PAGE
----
This attitude stood out in stark contrast to many, if not all, of the 21st Century Writer and Word from the Wise panelists, who seemed to go to great pains to portray what they do as Important. Also important to them and, I gather, folks like bookseller Laurie Greenwood: the format in which what they do is received. Which brings me to the second tension: the schism between new and old, especially as it relates to media.

This divide between old and new wasn't immediately obvious to me during the conference itself. It should have been, with comments floating around like Sophie Lees' "Blogging is the antithesis of craft"--a notion so ridiculous I want to give her the benefit of the doubt and interpret it as a deliberately provocative statement designed to inspire discussion. Even her fellow panelists pointed out that not all blog posts are unedited, ill-thought out ramblings (which is in no way meant to imply this one isn't exactly that), and I believe one even said they stopped their blogging activity because it was taking too much effort to polish their posts.

But it wasn't obvious to me, not until I got back Saturday night and read the twitters under the #futureofstory hashtag. It seemed at the time that a good portion of them were arguing a position that the tweeters didn't feel was sufficiently represented on the panels they were watching, that of the early adopter of technology.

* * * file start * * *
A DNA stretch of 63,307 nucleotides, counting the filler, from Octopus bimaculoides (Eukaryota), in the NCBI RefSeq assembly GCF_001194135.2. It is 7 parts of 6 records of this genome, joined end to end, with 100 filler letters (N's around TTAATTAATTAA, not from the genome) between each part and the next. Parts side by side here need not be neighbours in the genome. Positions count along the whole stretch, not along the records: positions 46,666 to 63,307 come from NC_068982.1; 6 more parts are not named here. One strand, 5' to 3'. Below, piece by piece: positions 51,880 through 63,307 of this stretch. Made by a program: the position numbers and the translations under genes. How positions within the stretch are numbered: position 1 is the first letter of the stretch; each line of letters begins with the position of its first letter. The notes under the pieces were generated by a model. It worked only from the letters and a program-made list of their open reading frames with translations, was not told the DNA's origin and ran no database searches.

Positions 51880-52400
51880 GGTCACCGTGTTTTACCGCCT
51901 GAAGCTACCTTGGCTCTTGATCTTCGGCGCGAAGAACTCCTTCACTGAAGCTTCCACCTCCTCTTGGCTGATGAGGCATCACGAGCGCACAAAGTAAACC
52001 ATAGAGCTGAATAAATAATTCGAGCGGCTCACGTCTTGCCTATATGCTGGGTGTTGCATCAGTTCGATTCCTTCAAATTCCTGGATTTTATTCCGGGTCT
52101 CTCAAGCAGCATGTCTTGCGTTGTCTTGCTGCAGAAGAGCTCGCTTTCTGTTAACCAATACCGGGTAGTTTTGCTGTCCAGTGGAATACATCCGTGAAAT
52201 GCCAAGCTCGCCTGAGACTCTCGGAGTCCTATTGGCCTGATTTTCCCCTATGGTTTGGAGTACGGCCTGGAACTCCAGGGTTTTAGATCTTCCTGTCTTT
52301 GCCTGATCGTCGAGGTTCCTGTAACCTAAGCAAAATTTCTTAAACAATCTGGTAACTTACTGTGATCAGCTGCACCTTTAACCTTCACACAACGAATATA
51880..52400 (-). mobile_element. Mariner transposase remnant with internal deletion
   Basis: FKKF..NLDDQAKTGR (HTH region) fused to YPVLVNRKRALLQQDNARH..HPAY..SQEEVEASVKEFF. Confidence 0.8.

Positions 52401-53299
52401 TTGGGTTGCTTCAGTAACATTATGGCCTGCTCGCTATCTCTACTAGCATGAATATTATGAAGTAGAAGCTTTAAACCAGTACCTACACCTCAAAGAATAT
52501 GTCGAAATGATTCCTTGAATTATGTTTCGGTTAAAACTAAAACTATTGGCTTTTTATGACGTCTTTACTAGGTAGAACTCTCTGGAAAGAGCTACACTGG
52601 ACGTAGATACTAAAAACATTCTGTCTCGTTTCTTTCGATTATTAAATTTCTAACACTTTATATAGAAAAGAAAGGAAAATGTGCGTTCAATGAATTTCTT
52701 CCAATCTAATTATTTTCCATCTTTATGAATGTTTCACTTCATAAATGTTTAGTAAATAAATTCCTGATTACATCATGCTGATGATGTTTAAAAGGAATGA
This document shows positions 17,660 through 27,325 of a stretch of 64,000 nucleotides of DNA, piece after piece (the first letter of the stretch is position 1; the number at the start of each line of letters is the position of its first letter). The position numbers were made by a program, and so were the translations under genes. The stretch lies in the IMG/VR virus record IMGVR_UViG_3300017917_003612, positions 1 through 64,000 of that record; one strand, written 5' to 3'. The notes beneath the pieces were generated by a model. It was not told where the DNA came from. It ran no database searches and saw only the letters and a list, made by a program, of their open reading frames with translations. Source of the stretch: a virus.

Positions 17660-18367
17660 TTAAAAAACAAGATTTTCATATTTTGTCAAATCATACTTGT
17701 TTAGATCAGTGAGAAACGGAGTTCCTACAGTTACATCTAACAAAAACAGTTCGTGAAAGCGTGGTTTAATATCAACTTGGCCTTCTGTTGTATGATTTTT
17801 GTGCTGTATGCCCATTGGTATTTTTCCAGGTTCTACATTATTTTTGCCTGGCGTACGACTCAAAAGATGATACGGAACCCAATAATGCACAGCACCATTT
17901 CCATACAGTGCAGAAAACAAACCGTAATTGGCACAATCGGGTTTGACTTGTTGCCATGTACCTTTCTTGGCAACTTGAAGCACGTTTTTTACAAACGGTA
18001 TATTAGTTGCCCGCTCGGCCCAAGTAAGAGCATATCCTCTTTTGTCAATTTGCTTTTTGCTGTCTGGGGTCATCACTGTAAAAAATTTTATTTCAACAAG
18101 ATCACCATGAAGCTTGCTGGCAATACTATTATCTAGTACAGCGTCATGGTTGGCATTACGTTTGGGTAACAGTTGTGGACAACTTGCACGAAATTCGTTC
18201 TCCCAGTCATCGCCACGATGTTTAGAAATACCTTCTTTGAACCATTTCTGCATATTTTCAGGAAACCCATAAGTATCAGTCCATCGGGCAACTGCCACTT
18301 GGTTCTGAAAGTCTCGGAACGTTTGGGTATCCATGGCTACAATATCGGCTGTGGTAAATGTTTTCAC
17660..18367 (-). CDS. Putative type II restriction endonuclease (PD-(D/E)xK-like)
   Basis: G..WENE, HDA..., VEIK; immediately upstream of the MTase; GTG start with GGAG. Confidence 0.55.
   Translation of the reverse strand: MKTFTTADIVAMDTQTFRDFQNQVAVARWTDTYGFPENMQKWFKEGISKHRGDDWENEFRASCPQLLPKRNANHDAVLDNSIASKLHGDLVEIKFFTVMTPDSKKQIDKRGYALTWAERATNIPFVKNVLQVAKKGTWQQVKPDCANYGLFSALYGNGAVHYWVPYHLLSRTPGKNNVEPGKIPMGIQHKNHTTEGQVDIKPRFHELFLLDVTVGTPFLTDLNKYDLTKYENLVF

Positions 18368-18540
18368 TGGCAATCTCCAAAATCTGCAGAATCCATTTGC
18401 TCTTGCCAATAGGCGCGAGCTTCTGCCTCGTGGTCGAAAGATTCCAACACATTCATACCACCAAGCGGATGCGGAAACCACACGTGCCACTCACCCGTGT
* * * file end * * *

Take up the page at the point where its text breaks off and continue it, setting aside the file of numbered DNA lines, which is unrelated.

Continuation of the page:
(As an aside, I've never wanted to have reliable mobile internet access in my life so much as I did this weekend--two or three people were livetweeting the event and it would have been fascinating to follow the online conversation in realtime with the panels and speakers being discussed. It's almost enough for me to wish I had a cellphone.)

At least one of the livetweeters seemed somewhat offended by a conference named The Future of Story focusing to the degree it did on the past, at least when it came to narrative delivery platforms. And honestly, judging from statements attributed to some of the panelists by the (admittedly likely to be at least somewhat biased) twitterers, I can understand why.

Now, I like books, and, for what it's worth, I think of a books as printed objects substantively different from an electronic document containing the same information. Someone tweeted something to the effect that a book isn't a format, the implication (quite possibly made explicit, I can't remember) being that an e-book is also a book. I'd go as far as to say a novel's not a format, but a book is and so is a digital document--but that's a semantic argument that probably isn't worth having.

An argument that maybe is worth having is whether the book as an object is going to be a viable delivery platform going forward, as opposed to digital documents conveyed via some form of monitor, be it a computer, cellphone, e-reader or whatever new shiny thing comes next. When someone with a vested interest in print media claims a kid can only be taught to read via text on paper--that's a questionable position and it's one that I'm not sure was as thoroughly questioned as it could have been (I wasn't at the panel in question, though, and am basing that on commentary tweets).

I don't think it's out of line for people who don't mind, or even prefer, to read books on monitors to take offense at someone implies or even outright states that their platform preference is somehow less... valid? Authentic? Just plain less?--than "real books" because kindles don't smell like fresh ink on old parchment. As I seem to recall saying in my panel, I'm leery of assigning a sweeping value judgment to something that isn't inherently good or bad, but simply is. Could I read an entire book on a kindle? I don't know, but, financial issues aside, I wouldn't mind finding out.